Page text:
“Do you smell burning oil?”
It was a rhetorical question, really. But because I was in a rally car, on a rally stage, and still filled with adrenaline and hopeless optimism, I asked anyway. The answer, delivered bluntly by co-driver Pete Pollard, confirmed that his nose worked as well as mine. In truth, the moments preceding this occurrence, during which the engine chortled out a medley of indelicate sounds before losing boost and then deployed an epic and unrelenting smoke show from its exhaust, told me all I needed to know. This was a turbo failure. And the months of prep, the hours of lost sleep, and countless dollars spent to get here were culminating in this fetid, fumy anticlimax. Our rally was over on Stage 18. And we both knew it.
The weekend at the Southern Ohio Forest Rally, headquartered in Chillicothe, Ohio, had started the previous day, as rallies almost always do, with stoic optimism. This, despite the obstacles rallying always presents. We had removed the car’s too-noisy transmission, reinstalled it, removed it again, and reinstalled it a second time in the months leading up to today. The rear wheel bearings and knuckles had been swapped the day before in a thankless last-minute thrash by a selfless unpaid crew of loyal C/D wrenches-the third bearing swap in as many weeks. Worn-out first-gen Impreza knuckles, it turns out, reveal themselves by effortlessly annihilating wheel bearings in 100 miles or less. Who knew? Not this guy.
It was all wholly familiar in a sport in which effort, money, and talent guarantee nothing-even when they converge on the same team. Our effort was modest: a 1997 Subaru Impreza coupe fitted with a 2007 WRX engine and an STI six-speed. Stock ECU, no anti-lag. Just a little E85 to up the power and torque. This time around, the car had a new livery, new tires-there’s a novel idea-new lights, and more energy invested in it than any machine this modest deserves. Being a humble car, I’m convinced, is key to its effectiveness. It had not chalked up a mechanical DNF in its previous 12-race history.
Here’s something you should know about Ohio, a tedious, cop-filled state that occupies the space between Kentucky and Lake Erie. Its southern half, mercifully, overlaps western Appalachia: It’s a place where the elevation gain is modest, but the road rhythm is exceptional. As if laid down by the God of Gravel himself, these byways climb and descend with a smoothness and cadence not found anywhere we’ve ever been. And they unravel through dense greenery made up of car-stopping old growth. It’s not like rallying in the Southwest, where a 70-mph off results in a tumble through the desert that bleeds energy relatively slowly with every roll. No, here that old growth stops you at the edge of the road, bringing all your momentum, your rally, and possibly more important things to a halt in milliseconds. It’s something I thought about often leading up to Stage 1, where nerves, a long absence from the car, and some big trees combined to produce only the 22nd-best time, five lousy slots up from our 27th-on-the-road start position. And evidently the brakes noticed, too, since we finished the stage with smoke rolling from both front wheels.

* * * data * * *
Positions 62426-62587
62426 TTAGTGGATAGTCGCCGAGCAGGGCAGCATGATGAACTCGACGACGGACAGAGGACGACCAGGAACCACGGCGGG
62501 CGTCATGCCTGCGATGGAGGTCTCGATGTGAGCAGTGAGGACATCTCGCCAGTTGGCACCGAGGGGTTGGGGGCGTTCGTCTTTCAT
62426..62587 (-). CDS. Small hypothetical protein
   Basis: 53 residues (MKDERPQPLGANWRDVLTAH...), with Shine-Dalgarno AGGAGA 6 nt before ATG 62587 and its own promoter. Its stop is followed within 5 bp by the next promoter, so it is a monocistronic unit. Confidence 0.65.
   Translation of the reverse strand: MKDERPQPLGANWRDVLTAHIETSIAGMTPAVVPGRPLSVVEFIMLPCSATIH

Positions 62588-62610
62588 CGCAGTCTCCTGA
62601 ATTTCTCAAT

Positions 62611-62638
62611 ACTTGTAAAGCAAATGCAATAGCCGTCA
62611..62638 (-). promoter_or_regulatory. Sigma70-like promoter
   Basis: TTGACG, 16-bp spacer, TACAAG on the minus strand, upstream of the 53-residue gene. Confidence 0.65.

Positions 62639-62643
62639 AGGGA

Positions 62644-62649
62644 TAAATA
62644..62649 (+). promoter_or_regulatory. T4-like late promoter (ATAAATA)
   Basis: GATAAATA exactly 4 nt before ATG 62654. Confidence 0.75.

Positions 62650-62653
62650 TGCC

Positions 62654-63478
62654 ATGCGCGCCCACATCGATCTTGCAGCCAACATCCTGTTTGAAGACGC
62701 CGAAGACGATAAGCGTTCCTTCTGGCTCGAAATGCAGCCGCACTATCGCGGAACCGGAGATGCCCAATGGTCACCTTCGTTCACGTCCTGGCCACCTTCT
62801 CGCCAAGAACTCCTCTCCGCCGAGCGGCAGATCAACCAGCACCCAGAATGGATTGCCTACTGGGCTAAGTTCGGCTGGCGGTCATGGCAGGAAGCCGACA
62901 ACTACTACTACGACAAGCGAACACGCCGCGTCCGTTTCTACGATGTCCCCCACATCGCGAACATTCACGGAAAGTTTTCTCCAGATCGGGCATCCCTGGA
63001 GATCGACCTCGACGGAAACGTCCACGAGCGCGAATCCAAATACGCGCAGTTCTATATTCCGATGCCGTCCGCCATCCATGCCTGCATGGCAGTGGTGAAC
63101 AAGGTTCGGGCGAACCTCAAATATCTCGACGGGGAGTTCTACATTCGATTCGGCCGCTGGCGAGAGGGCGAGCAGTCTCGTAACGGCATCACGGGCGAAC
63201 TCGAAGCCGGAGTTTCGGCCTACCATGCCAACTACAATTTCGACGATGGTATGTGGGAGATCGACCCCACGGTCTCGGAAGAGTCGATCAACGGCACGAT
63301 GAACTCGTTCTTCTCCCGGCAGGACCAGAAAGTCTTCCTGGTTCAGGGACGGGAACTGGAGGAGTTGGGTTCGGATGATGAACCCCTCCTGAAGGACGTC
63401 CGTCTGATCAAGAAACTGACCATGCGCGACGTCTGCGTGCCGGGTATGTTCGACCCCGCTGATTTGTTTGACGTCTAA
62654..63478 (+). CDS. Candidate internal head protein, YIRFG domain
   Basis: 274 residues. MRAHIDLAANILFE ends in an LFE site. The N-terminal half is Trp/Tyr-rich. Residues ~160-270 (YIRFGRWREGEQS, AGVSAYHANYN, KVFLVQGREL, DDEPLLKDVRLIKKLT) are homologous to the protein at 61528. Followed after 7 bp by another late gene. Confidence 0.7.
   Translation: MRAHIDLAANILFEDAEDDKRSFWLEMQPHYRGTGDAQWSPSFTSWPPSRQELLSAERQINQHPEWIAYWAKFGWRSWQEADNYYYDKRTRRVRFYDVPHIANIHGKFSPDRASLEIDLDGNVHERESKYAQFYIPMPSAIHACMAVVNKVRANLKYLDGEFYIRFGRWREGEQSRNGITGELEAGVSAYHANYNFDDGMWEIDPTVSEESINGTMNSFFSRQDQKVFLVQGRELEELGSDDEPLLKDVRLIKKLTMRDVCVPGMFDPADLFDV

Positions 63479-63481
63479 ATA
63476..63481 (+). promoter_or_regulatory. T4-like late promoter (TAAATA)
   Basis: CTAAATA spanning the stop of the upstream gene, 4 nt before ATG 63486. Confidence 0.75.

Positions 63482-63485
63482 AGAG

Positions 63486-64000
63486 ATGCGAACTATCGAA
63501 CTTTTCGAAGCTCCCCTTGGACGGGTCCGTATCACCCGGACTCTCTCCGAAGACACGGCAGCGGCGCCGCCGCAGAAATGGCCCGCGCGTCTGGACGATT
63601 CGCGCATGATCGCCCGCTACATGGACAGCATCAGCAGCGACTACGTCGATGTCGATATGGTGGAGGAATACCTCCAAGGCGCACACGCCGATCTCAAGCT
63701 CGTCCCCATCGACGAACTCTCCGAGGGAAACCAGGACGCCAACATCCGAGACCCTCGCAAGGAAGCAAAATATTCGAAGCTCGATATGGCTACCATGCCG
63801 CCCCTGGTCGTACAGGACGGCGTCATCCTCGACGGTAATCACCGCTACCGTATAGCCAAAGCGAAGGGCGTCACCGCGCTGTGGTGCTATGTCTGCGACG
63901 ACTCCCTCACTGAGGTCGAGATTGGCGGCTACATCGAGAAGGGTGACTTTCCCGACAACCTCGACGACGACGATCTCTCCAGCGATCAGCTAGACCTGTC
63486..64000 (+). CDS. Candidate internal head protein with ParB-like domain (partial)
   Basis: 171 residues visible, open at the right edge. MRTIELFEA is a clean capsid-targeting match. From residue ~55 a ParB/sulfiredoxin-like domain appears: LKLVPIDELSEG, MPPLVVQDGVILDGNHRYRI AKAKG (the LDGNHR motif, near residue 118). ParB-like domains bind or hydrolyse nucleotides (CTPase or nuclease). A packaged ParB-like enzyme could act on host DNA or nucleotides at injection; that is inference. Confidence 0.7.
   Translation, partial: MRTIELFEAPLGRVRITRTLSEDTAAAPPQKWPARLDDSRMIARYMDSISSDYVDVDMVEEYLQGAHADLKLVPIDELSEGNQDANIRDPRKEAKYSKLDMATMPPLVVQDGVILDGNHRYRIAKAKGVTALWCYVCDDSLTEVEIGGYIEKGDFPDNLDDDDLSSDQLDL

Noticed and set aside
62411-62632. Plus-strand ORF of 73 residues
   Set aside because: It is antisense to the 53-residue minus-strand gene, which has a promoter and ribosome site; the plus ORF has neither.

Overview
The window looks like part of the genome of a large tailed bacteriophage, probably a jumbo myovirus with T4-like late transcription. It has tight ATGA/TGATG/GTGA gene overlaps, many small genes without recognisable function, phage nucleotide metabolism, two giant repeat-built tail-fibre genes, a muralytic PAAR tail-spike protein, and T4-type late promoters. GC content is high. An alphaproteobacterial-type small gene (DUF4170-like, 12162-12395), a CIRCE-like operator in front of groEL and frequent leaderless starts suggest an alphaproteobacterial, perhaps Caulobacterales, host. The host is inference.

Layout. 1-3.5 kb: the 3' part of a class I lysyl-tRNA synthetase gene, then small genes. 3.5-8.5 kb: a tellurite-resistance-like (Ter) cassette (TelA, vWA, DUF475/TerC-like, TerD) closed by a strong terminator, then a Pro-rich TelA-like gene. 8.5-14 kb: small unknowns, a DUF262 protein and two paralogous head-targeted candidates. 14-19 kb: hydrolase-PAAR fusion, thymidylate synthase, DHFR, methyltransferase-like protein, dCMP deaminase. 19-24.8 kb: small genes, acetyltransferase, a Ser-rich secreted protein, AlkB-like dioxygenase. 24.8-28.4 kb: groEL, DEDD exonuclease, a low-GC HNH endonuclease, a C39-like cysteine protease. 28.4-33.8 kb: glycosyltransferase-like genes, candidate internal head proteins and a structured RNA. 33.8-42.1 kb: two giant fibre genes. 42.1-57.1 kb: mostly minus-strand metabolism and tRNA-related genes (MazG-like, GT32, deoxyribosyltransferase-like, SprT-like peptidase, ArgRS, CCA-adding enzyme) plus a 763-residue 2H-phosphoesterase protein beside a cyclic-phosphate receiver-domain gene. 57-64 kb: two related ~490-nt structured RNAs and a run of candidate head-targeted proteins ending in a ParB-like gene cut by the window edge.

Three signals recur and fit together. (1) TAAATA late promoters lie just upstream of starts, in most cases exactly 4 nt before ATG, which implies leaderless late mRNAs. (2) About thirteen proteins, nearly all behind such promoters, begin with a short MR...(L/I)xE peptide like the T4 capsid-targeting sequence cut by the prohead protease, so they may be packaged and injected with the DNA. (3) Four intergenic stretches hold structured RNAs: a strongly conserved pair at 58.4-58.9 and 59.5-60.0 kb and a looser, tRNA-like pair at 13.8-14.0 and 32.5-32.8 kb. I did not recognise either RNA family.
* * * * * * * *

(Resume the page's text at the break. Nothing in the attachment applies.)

But then it came around, sorta. Stage 2, Wills Tract South, resulted in a 12th-fastest time, followed by a 15th, a 14th, and a 16th on the subsequent stages, affirming our pre-race speculation that running between tenth and 15th position overall would be both our best hope and a genuine achievement in this race, which started 65 cars, the largest field in any North American rally so far this year. Among those stages was Irish Ridge, which we would run three times in both directions. This piece of flowing gravel was once called America’s Best, a title it still deserves. Wider than many of the other roads, it’s both faster and offers a bigger margin for error, which increases the likelihood that there will be some. There are straight blind crests daring us to hold it flat and spectator zones at junctions tempting even stupider things. Still, we stayed on the road, and fate continued to smile on our rally.
Stage 6 brought a ninth-place overall finish, the best of our event. But then on Stage 7, a rerun of Wills Tract, fate made its first appearance. Braking too late for a corner, I dropped one gear too far, then rushed the upshift at its exit. I rushed it a lot, in fact, pulling the shift lever free from the socket that locates it in the linkage. It’s held in place by a too-small circlip and a little bit of luck, so it shouldn’t have surprised me when the whole assembly came free in my hand. Nonetheless, the chaos of reassembling the shifter to a drivable state cost minutes, dropping us to 53rd on the stage and damaging our 12th-overall position sufficiently that we never bothered to look it up again. The shifter was as permanently repaired as it could be on the next transit, and the eruption of chaos and confusion in the cockpit during those few minutes of repair remains my favorite memory from the event.